Lamar garbage ordinance sees some approvalsBy HASKEL BURNS,
Members of the Lamar County Board of Supervisors have made decisions for some areas regarding the new garbage ordinance that would discontinue county garbage pickup at duplexes that are adjacent to other multi-family residences.
Other areas, however, are still up in the air after Tuesday’s board meeting.
Of the 19 total requests previously received for reconsideration or variances on the ordinance, supervisors on Tuesday approved eight, while denying six. Five requests will remain under advisement.
The following properties were approved for variances:
· Knoll Cut-Off
· 5834 West 4th Street
· 32 Emerald Row
· 30 Emerald Row
· 38 Emerald Row
· 44 Griffith Road
· 2 Raintree Drive
· 783 Highway 589
The following properties were denied variances:
· Matheny Road
· Intersection of Broome Road and Military Road
· 1120 Howell Road
· 1118 Howell Road
· 1115 Howell Road
· 1114 Howell Road
Variances will be taken under advisement for the following properties:
· Hunter Lane
· 168 North Windridge Lane
· 154 North Windridge Lane
· 3 Center Windridge East
· 1 Center Windridge East
Owners of those properties denied variances are allowed 120 days from Sept. 4 to begin paying for their own garbage, including renting individual Dumpsters for the properties.
The county currently handles garbage pickup at multi-family housing units, but supervisors recently voted to accept a new ordinance after approving new automated garbage trucks. The ordinance was accepted July 2 by a 3-2 vote, with Board President Joe Bounds and District 5 Supervisor Dale Lucus dissenting.
District 4 Supervisor Phillip Carlisle said he was in favor of denying ordinance variations for the Howell Road properties because there is “plenty of opportunity for a Dumpster in there.”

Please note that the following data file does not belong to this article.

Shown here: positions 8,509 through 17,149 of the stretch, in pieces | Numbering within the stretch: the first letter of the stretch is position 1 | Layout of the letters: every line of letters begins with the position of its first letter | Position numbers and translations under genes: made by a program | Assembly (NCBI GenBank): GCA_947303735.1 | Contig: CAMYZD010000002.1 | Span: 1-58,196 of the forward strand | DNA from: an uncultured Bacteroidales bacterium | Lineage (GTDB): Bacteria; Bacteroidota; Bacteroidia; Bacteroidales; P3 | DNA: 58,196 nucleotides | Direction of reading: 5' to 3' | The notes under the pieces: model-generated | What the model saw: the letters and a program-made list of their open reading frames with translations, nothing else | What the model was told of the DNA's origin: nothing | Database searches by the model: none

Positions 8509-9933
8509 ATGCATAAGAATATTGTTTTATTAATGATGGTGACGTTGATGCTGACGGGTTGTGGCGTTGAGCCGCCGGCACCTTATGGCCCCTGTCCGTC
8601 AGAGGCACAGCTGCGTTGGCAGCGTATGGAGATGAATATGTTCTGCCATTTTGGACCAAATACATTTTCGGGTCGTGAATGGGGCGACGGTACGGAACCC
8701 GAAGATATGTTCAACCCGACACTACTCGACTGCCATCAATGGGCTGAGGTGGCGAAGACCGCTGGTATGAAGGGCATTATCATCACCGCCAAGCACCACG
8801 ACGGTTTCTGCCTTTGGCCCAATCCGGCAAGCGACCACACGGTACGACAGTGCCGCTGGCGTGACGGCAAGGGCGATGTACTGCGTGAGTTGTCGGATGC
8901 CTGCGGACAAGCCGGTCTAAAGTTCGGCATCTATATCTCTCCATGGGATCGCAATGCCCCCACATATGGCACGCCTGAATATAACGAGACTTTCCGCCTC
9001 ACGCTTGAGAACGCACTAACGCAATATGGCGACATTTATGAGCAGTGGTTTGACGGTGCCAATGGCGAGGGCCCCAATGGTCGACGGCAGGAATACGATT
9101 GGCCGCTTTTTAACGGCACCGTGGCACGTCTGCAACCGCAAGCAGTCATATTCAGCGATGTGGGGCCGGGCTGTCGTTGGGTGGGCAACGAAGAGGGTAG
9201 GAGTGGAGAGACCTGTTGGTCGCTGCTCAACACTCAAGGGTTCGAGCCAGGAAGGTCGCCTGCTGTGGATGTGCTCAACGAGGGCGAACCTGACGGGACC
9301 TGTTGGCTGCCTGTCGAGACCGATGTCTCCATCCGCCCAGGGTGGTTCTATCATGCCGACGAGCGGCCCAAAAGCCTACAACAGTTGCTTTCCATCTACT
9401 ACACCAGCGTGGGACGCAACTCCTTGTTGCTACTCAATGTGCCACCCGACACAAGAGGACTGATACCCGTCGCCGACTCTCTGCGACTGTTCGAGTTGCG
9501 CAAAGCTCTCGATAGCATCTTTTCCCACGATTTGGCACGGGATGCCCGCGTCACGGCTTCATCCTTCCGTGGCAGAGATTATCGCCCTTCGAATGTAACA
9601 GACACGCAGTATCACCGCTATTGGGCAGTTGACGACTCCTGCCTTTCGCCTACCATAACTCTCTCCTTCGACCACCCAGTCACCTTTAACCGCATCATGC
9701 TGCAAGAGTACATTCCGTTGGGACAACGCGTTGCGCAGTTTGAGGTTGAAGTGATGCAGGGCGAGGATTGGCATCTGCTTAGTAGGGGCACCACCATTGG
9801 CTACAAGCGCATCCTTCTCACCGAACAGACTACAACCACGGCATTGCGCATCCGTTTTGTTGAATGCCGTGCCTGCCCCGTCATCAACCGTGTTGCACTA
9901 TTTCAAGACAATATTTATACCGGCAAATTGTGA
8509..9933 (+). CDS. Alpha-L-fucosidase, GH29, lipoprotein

“And being in my district, there’s a big need for it,” he said.
The Windridge properties were left under advisement because supervisors are still in discussions with several property owners in that area.
Lamar County Administrator Jody Waits said despite the pushback from some property owners, the goal of the ordinance is to clean up some multi-family housing units that had become problematic around the county. He said the county’s current method of pickup does help to clean up the county, but it can become a problem for rear-loading garbage trucks – or even an automated system – to pick up hundreds of garbage cans in one location.
“We’ve got large apartment complexes and duplex developments that have a large amount of trash cans around them, and the trash is spilled everywhere and all over the streets,” Waits said in an earlier story. “It just became a nuisance, so the board passed the ordinance.
“With all those cans sitting there, it’s more apt for trash to get everywhere. So most communities, most counties, most cities, require most commercial and multi-family housing to provide their own sanitation by way of Dumpsters – it’s a cleaner, better way to do it.”